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When a source gives out voltage

  1. Sep 2, 2003 #1
    When a source gives out voltage, that voltage is dropped when the electricity goes through a load right? So what happens when there is no load? Where is the drop in potential voltage?

    Also, can someone please explain polarity to me?
    Last edited by a moderator: Feb 5, 2013
  2. jcsd
  3. Sep 3, 2003 #2
    The drop happens when the electrons is trying to pass from the positive terminal to the negative terminal. Since like charges repel, therefore the electrons loses energy while overcoming the repulsion force produced on it by the negative terminal
  4. Sep 3, 2003 #3
    Re: Electricity

    You might think in this case the resistance is zero, and the current in infinite. But every source has its own internal resistance, which is what limits the current. After all, you have charged particles moving thru a medium, even in a source...
  5. Sep 4, 2003 #4
    Thank you guys for replying. So if there is no load there is some resistance in the wire, then why does the copper wire always heats up?
  6. Sep 4, 2003 #5
    What is resistance?
  7. Sep 5, 2003 #6
    Resistance R = ( p * A ) / l
    where p = resistivity of the material. It is a measure of the resistance the material offers to the flow of charge through it.
    Last edited: Sep 5, 2003
  8. Sep 5, 2003 #7
    Yes, of course.

    It was meant to be a leading question: from the concept of resistance to the cause of heat; thence to the answer to the question as to why copper wire heats up.
  9. Sep 6, 2003 #8
    I believe that if you connect a short wire directly from one terminal of a battery to the other, it will run out of power in a short time. (I wouldn't try it without knowing what you're doing. You could easily shock yourself, and, I don't really know, but the battery could do some unexpected things.)
  10. Sep 7, 2003 #9
    A voltaic cell is more complex than a wire. Chemical cells produce electric current by virtue of a spontaneous redox reaction. Many if not most spontaneous reactions are exothermic.

    Aside from that, electrochemical cells and conductors both offer resistance to current.; the more resistance the more heat that is produced. The question that is still unanswered is the connection between resistance and heat.

    One is tempted think about “friction” between moving charged particles and their surroundings and everyone knows that friction causes heating (although come to think of it I’m not sure why). Of course the portrayal of current-carrying particles “rubbing against” particles of a relatively more stationary medium is a gross oversimplification.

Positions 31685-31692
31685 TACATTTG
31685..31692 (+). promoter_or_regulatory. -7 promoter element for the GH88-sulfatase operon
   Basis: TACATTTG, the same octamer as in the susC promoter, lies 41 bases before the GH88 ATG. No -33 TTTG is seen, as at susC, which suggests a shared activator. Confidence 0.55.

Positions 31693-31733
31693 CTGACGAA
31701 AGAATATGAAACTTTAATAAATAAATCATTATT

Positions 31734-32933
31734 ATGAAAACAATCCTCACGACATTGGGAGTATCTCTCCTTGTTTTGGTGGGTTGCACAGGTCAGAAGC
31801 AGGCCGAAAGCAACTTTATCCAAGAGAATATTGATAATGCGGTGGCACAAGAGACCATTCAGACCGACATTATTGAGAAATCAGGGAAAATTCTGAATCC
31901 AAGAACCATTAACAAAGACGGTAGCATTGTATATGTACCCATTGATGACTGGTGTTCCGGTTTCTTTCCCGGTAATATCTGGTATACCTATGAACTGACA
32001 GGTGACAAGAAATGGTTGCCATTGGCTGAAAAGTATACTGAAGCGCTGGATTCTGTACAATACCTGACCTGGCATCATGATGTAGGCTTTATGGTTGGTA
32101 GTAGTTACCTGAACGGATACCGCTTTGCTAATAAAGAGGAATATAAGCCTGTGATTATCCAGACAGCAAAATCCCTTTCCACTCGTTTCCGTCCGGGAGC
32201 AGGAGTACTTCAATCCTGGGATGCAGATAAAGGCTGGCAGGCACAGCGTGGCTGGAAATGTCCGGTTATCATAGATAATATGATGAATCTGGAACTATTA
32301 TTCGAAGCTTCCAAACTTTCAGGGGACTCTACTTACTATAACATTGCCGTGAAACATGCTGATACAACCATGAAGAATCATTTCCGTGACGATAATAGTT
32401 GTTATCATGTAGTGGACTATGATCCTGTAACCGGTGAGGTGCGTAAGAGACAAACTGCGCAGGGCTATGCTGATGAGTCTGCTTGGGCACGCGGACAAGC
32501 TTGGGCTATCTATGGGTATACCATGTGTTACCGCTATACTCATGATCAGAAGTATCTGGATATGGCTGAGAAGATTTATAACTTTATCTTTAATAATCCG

The key to answering the question as to why current-carrying wire heats up requires a more sophisticated understanding of how current flows.

    It’s an excellent question and one worth spending some time on.
  11. Sep 7, 2003 #10
    Molecular Theory explains heat
    An explanation of what heat is comes from the Molecular Theory of Matter, which states that matter is made up of tiny particles called molecules. These particles are in constant motion within the bounds of the material.

    Velocity of molecules
    Since the relationship between kinetic energy of an object and its velocity is:

    KE = ½ mv2,

    which means that the more energy an object has, the faster it is traveling (or vice versa).

    Thus, when you provide extra energy to an object, you cause its molecules to speed up. Those molecules, in turn, can cause other molecules to speed up. The sum effect of the speed or energy of these molecules is the phenomenon we call heat.

    Sources of heat energy
    Molecules can go into high-energy motion, causing heat, from various energy sources.

    Light from the sun radiating on an object can transfer energy to the object's molecules, causing them to move faster. In other words, the object heats up.
    Chemical reactions, such as something burning causes nearby molecules to accelerate and thus produces the effect of heat.
    Electrical resistance can heat a wire, causing its molecules to move faster.
    Friction and nuclear reactions can also produce heat.
  12. Sep 7, 2003 #11
    So far we have:
    1. Resistance is like “electrical friction.” Electrons travel through a wire bouncing off the particles of the wire like a golf ball ricocheting through a field of boulders.
    2. Electrons flowing through a wire somehow cause the particles of a wire to move faster. It seems as though electrons “rub against” and “collide with” the particles of the wire to make them jiggle.
    3. The faster movement of the particles of the wire is what we experience as heat.

    A couple of questions come to mind about the nature of electric current:
    1. In a simple DC circuit, does an electron actually enter one end of the wire, travel through the wire, and leave the other end?
    2. Do electrons actually “rub against” or “bounce off” the particles of the wire?
  13. Sep 7, 2003 #12
    The electron gets absorbed by the material because it is unable to pass through the material like a bottle neck and it can't go back where it came from because the charge won't let it. as it gets absorbed the net energy of the material increases and as the net energy increases the the molecules move faster as the molecules move faster they let off infared radiation which is heat! The electrons don't rub eachother the molecules do. The electron is gone but its residule energy is present. The electron gets destroyed as it's forced into the material and is transformed into infered radiation through the medium of the material Metal or other.
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